Lift from where you are

A dear friend of mine lost her mom a few months ago. She had battled with cancer and stomach issues and had thought that she was recovering only to learn the cancer had come back and with vengeance. She was barely 60 years old. My friend was and is still heartbroken. Her mom was everything to her, and her loss is almost too much to bear.

I have thought so much about my friend. I've reached out in different ways to let her know I'm here and I'm with her, even though I'm actually not with her. She is always present in my mind and heart, and I know she knows that.

When my friend posted about her mother's death, so many people rallied around her and buoyed her up among the crashing waves of grief. The outpouring of love was astounding. I can imagine her sweet mother watching all these women figuratively carrying her daughter out of the depths of despair; I'm sure she cried the whole time as the women helped my friend reach heavenward.

While I am not yet well acquainted with death and the grief that it brings, I have had my own experiences of being lifted above the crashing waves. Each time I had a baby, so many women offered meals and babysitting, and there were some who even came and cleaned my house (my toilets even!!). There was a steady stream of people for about a week, and I always felt so loved and cared for.

And then the week ended. And people got back to their normal lives as I expected them to, but there I was with one, two, three, five babies clinging to my ankles, one of whom was so tiny and delicate that she/he required extra love and attention, and I was forced to forge on ahead, mostly alone even though the waves were still high and often seemed like they were about to crash down at any minute.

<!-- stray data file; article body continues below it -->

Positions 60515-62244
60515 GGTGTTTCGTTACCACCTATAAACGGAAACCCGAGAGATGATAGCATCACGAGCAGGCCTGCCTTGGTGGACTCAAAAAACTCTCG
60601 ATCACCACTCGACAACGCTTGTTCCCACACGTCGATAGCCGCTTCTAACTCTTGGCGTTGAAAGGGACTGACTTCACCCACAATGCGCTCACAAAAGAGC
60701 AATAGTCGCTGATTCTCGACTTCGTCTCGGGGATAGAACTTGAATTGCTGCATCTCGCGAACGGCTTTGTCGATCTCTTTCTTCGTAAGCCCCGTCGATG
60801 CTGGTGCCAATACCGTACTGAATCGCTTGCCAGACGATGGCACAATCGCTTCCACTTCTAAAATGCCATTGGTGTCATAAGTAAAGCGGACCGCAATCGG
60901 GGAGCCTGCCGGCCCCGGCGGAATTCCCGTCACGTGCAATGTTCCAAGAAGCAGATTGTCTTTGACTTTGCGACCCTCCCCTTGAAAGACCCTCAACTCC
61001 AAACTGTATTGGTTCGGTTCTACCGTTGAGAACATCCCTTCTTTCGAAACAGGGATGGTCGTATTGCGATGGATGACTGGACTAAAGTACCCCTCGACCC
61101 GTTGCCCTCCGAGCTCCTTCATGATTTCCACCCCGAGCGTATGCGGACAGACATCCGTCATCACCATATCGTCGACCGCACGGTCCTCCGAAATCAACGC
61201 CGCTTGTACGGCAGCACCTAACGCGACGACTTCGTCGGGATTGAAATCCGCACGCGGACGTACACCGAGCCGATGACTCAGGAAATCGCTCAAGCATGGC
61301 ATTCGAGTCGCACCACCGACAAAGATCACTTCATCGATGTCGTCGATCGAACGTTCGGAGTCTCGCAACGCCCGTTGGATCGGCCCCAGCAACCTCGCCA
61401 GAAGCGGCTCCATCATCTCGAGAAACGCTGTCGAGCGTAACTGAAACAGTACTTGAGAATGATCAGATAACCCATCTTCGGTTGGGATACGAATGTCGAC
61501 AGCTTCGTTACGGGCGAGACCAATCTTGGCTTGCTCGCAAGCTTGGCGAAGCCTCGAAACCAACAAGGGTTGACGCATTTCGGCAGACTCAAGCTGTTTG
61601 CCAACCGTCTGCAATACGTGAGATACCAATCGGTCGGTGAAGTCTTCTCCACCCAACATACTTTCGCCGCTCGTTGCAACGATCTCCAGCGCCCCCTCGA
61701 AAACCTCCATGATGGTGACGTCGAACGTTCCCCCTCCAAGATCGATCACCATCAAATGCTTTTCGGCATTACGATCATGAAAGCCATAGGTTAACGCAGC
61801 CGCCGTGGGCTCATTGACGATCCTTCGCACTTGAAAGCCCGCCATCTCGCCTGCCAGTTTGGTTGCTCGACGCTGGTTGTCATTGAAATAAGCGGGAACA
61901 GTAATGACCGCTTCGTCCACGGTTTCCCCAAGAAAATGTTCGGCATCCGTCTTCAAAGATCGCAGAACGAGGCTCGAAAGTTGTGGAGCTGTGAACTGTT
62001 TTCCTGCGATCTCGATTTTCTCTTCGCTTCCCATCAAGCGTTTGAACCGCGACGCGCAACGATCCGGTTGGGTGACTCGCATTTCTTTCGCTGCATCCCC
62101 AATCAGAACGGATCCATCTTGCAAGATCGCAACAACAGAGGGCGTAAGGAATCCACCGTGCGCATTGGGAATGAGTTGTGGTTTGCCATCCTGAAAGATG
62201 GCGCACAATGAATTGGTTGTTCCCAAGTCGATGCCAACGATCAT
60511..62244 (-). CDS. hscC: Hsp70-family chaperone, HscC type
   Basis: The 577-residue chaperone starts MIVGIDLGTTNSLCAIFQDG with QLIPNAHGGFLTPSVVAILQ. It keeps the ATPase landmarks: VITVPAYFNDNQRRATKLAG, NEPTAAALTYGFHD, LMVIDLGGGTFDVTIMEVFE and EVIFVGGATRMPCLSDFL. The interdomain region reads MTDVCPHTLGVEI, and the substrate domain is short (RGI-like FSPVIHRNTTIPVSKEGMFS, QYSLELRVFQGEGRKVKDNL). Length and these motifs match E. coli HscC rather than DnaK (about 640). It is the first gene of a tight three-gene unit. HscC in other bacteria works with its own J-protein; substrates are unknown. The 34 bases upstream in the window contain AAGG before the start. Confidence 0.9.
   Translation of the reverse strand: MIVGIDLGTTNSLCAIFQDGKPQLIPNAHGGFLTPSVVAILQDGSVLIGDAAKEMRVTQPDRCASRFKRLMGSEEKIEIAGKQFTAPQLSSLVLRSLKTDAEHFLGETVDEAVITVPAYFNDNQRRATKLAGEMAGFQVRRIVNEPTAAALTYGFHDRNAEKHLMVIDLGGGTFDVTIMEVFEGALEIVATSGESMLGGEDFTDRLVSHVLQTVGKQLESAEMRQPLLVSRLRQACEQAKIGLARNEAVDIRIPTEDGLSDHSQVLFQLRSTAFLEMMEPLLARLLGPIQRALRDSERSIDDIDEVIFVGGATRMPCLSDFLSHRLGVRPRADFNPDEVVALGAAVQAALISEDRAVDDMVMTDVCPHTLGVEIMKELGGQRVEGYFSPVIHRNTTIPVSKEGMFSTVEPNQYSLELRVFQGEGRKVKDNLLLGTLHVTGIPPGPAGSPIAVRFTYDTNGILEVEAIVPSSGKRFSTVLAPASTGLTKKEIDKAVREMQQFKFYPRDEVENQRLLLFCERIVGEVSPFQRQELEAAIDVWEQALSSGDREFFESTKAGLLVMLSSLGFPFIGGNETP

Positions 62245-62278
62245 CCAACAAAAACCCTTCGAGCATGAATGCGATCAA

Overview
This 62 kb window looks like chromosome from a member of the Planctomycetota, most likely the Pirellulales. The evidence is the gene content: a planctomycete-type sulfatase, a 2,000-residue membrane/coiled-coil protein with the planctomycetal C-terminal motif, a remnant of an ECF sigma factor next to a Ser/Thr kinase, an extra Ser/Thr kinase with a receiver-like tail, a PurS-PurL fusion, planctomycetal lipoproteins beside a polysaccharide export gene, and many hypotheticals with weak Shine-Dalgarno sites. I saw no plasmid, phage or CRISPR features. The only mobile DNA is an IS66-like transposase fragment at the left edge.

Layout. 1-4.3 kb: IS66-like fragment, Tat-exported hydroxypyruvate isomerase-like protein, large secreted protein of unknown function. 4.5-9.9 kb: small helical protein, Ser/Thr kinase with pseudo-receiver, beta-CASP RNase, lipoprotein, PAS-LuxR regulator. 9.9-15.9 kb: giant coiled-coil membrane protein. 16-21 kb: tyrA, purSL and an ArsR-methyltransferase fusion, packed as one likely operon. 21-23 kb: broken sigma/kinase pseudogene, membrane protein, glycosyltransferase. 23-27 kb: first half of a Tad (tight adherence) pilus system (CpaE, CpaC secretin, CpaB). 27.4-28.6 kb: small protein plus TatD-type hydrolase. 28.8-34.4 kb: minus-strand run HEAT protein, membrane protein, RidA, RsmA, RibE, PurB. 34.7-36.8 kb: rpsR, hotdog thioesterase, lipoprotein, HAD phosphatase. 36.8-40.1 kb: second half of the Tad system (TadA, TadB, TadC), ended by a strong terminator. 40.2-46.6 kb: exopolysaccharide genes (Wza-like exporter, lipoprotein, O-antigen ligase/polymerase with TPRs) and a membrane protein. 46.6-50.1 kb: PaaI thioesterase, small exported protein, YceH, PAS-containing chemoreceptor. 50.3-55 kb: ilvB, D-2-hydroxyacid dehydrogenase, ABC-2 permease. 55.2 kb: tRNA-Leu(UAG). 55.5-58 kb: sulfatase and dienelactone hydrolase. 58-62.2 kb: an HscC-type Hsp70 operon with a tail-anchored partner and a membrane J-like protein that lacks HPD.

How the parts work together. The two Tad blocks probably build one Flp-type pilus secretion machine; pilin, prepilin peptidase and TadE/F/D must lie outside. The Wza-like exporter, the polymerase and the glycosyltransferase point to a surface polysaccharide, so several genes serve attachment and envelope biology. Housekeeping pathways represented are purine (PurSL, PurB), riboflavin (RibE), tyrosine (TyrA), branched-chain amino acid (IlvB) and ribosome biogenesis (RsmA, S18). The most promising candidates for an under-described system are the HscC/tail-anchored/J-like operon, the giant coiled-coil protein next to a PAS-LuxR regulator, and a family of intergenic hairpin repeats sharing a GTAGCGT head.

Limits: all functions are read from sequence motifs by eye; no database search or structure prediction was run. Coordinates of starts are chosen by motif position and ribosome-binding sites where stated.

Somehow I survived. My youngest baby is eighteen months and still requires extra attention but nowhere near the attention he once needed. The waves seem knee deep now, with an occasional tidal wave that hits me out of nowhere.

And so now I find myself in a position to reach out and lift those in deeper water, like my dear friend above. Here's the thing: people need us long after that initial week has worn off. In fact, they need us more. I could've really used an extra pair of hands the summer I had Timmy, but I often found myself sobbing as I soothed several crying babies. I am grateful for the people who still dropped by and still offered help because everything they did saved me in a crucial time. It's been a few months, and people are telling my friend that grief gets easier with time, but so far it hasn't been the case for her. It's actually been harder. Luckily, she knows some of the same women I know, and they are reaching out to her, even when she wants to hide and disappear. My friends will not let her disappear.

So during this holiday time--when everything seems so merry and bright (and it really is!)--there are people who might not feel so merry and bright for whatever reason, and if we have it in us to serve a little here and there, I hope we'll do it. Lift from where you are. And if you happen to be under crashing waves, ask for help. Reach out. There are people (like me) who don't always know service is needed unless told but are completely willing to help. Happy holidays friends!


  1. Beautiful words, and an excellent reminder.

  2. Janine... you have such a gift with words. I feel blessed to know you and to be loved by you. I'm copy and pasting this post for me to read over and over in the next weeks, months and maybe even years. Thank you for teaching me about service and showing me how to give it to others. I love you friend. xoxoxo


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